An Introduction to Gunpla

It’s inevitable that after watching enough Gundam you’ll be so touched by its stories of how horrible war is that you’ll want to get your hands on the totally awesome war machines it promotes. Sadly, science is more interested in curing cancers and reminding people not to infect themselves with measles than letting you pilot your own death machine, so you’ll have to make due with gunpla. An amalgam of the words “Gundam” and “plastic model,” these small replicas of the famous mech franchise’s giant robots are the fandom’s most prominent staple. Like a Lego kit, each gunpla is packaged in individual pieces with the assembly accounting for most of the fun. Unlike Lego, though, gunpla feature a level of detail, accessories, and poseability that nearly match their inspirations, and we're here to show you how to get started.

Explaining Gundam Grades and Scales

Gunpla offers a lot of different size options, indicated on their boxes by fractions that represent the scale of the model to the size of the robots in the show. Most gunpla come in 1/144, 1/100 and 1/60 scale, usually (but not always) getting more detailed as they scale up. There are also the rare 1/48 scale models which are the largest and scarcest and the SD scale models, which are chibified versions of other models more focused on looking cute than being accurate. They have the cheapest plastic, fewest parts and lowest costs, so they’re pretty good for beginners, but they hold little value past that except for those who find their aesthetic appealing.

Grades, on the other hand, show how detailed your gunpla will be and tend to be shortened to an acronym. The somewhat deceptively titled high grade (HG) models are the least detailed and most affordable aside from the SD ones, followed by the master grade (MG) which require more skill but sit at a middle ground that combines intricacy with attainable prices and the perfect grade (PG) require an obscene amount of skill and money to pull off, but are without a doubt the most stunning gunpla the industry has to offer. Somewhat less talked about are the real grades (RG), which are roughly as easy to put together as HG but with nuances and details more on par with MG and the Reborn-One Hundred (RE) grade, which is like HG but with larger parts that culminate in the scale mentioned in the name once completed.


Once you’ve grabbed the model kit you want in the scale and grade you feel is most appropriate for you, it’s time to take your pieces out. They won’t be loose in the box, though; all the pieces are attached to sprues. The good news is that you can easily detach the pieces simply by twisting them off with your hands, but this can leave small chunks of the sprue stuck to the piece, so we recommend using side-cutters if that’s an option available to you.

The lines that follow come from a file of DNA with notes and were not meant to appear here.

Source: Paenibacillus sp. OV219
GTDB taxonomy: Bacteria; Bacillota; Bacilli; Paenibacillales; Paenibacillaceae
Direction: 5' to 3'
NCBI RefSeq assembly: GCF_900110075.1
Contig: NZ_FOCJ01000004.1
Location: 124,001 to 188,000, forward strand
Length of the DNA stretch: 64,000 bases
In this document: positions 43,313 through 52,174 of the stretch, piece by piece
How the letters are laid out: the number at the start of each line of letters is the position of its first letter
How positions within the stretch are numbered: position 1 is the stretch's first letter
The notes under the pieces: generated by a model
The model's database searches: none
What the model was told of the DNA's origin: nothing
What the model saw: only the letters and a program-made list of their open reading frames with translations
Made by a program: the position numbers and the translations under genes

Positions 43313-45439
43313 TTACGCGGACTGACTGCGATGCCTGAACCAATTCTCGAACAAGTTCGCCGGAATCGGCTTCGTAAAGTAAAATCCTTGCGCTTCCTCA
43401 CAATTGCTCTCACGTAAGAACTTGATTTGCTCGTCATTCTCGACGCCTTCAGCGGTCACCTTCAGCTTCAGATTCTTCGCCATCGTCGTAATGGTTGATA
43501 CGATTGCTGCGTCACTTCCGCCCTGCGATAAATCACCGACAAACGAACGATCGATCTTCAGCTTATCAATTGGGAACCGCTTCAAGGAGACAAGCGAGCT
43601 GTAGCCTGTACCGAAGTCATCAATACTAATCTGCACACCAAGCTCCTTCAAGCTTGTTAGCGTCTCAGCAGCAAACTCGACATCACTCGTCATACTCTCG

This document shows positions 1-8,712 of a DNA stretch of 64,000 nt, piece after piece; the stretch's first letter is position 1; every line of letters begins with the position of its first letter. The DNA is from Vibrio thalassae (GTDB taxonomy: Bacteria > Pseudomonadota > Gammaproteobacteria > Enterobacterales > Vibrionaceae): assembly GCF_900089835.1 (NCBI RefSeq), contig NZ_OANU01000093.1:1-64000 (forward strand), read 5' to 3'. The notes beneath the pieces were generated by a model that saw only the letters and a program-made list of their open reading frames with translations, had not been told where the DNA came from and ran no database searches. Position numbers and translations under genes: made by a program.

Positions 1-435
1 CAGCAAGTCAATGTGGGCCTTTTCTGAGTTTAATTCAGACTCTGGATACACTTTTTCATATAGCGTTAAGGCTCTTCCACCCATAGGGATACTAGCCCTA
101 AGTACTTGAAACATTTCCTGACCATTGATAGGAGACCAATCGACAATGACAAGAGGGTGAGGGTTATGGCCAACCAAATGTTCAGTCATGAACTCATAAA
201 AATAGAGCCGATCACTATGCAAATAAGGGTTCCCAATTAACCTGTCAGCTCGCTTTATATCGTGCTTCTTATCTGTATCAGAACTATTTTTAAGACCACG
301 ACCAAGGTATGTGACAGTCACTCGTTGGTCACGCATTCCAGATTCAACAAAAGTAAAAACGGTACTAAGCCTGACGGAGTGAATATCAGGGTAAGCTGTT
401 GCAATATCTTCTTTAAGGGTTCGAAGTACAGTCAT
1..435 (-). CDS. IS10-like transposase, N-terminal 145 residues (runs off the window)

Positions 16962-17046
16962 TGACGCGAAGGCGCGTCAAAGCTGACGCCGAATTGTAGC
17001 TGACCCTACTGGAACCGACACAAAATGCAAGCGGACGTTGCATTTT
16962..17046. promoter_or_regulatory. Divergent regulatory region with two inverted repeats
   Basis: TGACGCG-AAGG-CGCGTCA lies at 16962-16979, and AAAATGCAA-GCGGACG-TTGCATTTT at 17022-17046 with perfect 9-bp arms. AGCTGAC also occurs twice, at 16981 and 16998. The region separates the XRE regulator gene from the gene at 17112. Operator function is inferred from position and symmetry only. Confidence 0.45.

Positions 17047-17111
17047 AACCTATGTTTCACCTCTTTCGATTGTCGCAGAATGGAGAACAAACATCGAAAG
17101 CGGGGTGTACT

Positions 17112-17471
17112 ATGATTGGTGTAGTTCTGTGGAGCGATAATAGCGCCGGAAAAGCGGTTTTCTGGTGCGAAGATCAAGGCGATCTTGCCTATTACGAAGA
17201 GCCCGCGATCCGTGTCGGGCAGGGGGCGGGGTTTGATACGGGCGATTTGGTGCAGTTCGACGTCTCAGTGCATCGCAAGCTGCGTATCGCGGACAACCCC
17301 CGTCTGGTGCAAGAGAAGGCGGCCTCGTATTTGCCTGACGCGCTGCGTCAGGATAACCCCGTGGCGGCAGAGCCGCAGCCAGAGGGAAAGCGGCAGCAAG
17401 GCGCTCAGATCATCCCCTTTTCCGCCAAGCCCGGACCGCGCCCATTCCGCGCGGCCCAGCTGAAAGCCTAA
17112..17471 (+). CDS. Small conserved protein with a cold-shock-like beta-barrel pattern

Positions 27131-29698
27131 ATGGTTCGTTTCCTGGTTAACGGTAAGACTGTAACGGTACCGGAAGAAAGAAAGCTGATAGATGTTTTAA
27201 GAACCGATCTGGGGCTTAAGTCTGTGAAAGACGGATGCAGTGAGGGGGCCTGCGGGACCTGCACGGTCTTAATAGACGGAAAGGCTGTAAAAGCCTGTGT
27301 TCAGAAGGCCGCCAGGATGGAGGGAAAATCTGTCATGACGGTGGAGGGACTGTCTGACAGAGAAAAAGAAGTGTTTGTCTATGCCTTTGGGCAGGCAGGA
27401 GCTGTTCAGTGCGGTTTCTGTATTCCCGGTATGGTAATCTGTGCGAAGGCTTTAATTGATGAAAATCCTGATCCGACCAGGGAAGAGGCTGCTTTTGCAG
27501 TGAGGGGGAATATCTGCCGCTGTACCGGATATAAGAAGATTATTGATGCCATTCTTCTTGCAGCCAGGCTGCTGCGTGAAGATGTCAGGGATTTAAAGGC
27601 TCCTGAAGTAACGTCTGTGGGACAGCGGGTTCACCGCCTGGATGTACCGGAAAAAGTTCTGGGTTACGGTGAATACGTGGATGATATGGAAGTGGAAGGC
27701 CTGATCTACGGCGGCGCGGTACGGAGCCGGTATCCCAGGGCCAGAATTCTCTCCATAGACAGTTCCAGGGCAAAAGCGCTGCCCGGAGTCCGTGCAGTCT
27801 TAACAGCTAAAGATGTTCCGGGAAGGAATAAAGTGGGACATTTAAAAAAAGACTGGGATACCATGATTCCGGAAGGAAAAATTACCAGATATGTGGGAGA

matt-k-builds-An-Introduction-to-Gunpla-Capture-500x500 An Introduction to Gunpla

Those will still leave you with little plastic nubs stuck to your pieces on occasion, though, but that can easily be dealt with by shaving off the imperfection with a common hobby knife, X-Acto knife, or anything else that can give you a really precise cut. Once you’re satisfied with how a piece looks, all you need to do is attach it to the other ones by following the instructions.

Oh, and we should probably warn you that those instructions will be entirely in Japanese. But fear not, building your model kit by following the pictures alone is not only doable but easy. There's actually very little text to read even if you wanted to and half of it is just the Latin letters and Arabic numerals used to identify the pieces in the kit and the sprue they can be found on. For example, if the instructions tell you to start by connecting piece A2 to B1, you'll just need to grab the second piece from sprue A and the first piece from sprue B and connect them in the manner shown in the diagram. The best part is that there's no need for extra tools or anything at this point, the pieces will all attach on their own with no need for glue or any other additional work, so just make sure you follow the instructions and you'll have a finished gunpla in no time.


After you’ve finished assembling your model kit, the first thing you're likely to notice is that playing around with all the different poses and accessories now available to you is awesome. Your kit may also come with its own action base stand (and if it doesn't, you can buy them for cheap), which will let you pose your gunpla however you like without needing to worry about it supporting itself. You can re-enact all your favorite moments from the show and create new favorites on your own. The most important rule with your completed gunpla, though, is to have fun.

Final Thoughts

Naturally, there's a lot more that you can do with gunpla. There's primer, masking, topcoat, weathering and a ton of other cool stuff, but the basics covered here are all you'll need to get yourself started. Be sure to let us know your experiences with gunpla in the comments and be sure to stick around for more.

matt-k-builds-An-Introduction-to-Gunpla-Capture-500x500 An Introduction to Gunpla


Author: Will Bertazzo Lambert

I’m a 22 year old writer from Winnipeg, Manitoba who does fiction, media critique and everything in between, currently studying English and rhetoric. I have influences ranging all the way from Henry James, to Stephen Greenblatt to Nintendo Power and after years of fanatical devotion to the coverage of anime and video games, I've finally tossed my hat into the ring and decided to give writing a try for myself. Will this be the dawn of a lifelong career or a small footnote on an otherwise unrelated life? Only time will tell, but I would like nothing more than to have you join me on the journey to discovering the answer.

Previous Articles